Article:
Invasive Species Compendium

Detailed coverage of invasive species threatening livelihoods and the environment worldwide

Abstract

Solarization of forest nursery soil for elimination of root pathogens and weeds.

Abstract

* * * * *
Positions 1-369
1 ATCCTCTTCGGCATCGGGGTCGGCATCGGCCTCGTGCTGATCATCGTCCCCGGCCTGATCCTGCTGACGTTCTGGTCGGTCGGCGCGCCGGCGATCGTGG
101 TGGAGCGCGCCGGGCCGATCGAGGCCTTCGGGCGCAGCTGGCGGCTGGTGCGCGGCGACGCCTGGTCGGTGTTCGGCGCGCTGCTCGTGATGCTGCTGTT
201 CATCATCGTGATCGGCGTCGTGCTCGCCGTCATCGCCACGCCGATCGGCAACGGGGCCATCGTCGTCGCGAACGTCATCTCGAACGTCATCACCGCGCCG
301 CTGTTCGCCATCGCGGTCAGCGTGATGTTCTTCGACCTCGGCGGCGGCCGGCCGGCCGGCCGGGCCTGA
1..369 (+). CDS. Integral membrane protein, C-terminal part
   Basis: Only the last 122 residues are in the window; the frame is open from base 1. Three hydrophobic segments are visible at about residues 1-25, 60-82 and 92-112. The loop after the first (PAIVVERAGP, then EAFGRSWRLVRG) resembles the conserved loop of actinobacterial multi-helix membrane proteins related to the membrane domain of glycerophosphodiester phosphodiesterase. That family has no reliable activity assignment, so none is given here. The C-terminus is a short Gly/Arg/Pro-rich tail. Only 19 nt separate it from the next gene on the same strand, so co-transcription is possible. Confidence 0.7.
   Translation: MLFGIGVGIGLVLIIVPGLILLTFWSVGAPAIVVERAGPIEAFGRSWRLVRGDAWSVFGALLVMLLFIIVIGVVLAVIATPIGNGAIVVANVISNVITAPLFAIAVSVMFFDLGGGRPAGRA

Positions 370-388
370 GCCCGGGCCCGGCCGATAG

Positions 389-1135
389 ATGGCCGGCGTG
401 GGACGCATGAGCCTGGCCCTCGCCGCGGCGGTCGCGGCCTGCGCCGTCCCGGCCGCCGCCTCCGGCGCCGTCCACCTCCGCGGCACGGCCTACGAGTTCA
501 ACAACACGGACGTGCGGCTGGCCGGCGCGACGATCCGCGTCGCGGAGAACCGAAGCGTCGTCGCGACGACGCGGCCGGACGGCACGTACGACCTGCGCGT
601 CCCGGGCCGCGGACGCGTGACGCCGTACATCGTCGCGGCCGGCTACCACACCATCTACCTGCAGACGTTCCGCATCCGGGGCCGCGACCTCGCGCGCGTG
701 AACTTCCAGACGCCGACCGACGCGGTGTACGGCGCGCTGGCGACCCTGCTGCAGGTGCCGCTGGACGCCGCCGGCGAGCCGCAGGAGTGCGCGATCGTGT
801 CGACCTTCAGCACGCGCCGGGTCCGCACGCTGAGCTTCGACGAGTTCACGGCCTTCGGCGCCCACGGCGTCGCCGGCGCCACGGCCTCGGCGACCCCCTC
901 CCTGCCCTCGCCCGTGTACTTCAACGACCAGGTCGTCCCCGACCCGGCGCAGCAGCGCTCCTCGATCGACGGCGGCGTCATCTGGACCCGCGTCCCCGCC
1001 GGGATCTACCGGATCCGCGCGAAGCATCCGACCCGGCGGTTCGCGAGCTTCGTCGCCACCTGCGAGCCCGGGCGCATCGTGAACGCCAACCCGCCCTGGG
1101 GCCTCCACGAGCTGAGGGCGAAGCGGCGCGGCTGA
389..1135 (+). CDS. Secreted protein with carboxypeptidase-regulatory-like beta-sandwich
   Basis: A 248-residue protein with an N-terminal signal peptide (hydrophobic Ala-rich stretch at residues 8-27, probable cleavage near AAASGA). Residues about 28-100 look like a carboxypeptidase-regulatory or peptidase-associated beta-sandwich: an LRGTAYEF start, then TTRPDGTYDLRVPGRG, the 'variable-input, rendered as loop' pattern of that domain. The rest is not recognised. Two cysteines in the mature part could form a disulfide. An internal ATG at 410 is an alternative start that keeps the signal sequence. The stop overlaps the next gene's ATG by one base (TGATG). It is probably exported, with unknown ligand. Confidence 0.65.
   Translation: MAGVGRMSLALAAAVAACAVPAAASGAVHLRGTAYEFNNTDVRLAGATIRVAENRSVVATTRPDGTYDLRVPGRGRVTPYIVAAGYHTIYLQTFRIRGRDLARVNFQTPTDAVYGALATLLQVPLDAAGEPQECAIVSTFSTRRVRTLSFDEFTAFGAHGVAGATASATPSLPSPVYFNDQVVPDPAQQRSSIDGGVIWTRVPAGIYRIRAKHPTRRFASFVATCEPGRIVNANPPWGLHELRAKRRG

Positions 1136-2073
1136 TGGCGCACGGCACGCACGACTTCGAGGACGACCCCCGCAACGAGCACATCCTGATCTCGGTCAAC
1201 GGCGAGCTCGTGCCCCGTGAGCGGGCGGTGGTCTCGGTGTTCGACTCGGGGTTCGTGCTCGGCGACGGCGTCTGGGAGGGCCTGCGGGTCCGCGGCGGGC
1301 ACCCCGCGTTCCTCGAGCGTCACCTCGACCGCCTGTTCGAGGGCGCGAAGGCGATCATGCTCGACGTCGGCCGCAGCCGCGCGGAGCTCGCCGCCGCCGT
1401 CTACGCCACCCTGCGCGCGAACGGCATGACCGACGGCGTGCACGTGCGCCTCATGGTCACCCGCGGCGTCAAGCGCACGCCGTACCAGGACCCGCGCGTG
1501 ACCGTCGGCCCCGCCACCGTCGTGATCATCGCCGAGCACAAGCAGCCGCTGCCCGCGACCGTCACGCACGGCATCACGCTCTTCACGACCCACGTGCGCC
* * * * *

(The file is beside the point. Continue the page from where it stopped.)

Effect of soil solarization was studied during the month of May-June 2002 by spreading polyethylene sheets over wet soil of forest nursery bed (1 m × 10 m). Temperature variations were recorded daily for a period of one month at 3 depths, 5, 10 and 20 cm. During solarization, maximum soil temperature has gone up to 60°C as compared to 50.5°C in control at 5 cm soil depth. Maximum difference in temperature between solarized and control soil was recorded as high as 12°C at 5 cm depth, 10°C at 10 cm and 8°C at 20 cm soil depth. After one month of solarization, the microbial population drastically decreased. Population of Aspergillus, Penicillium, Fusarium, Rhizopus and nematodes were completely eliminated from upper 10 cm soil depth, while population of AM fungi, Trichoderma and bacteria was significantly reduced. The experiment was repeated during the next year for counting microbial population. Population of weeds like Cynodon dactylon, Cassia tora, Leucaena leucocephala, Ipomoea purpurea [Pharbitis purpurea] and two unidentified weeds, whose population in the control beds was 229 m-2, were completely eradicated after solarization. Therefore, solarization of nursery beds or transported soil (potting mix) is recommended before sowing or for filling root trainers, polybags, etc.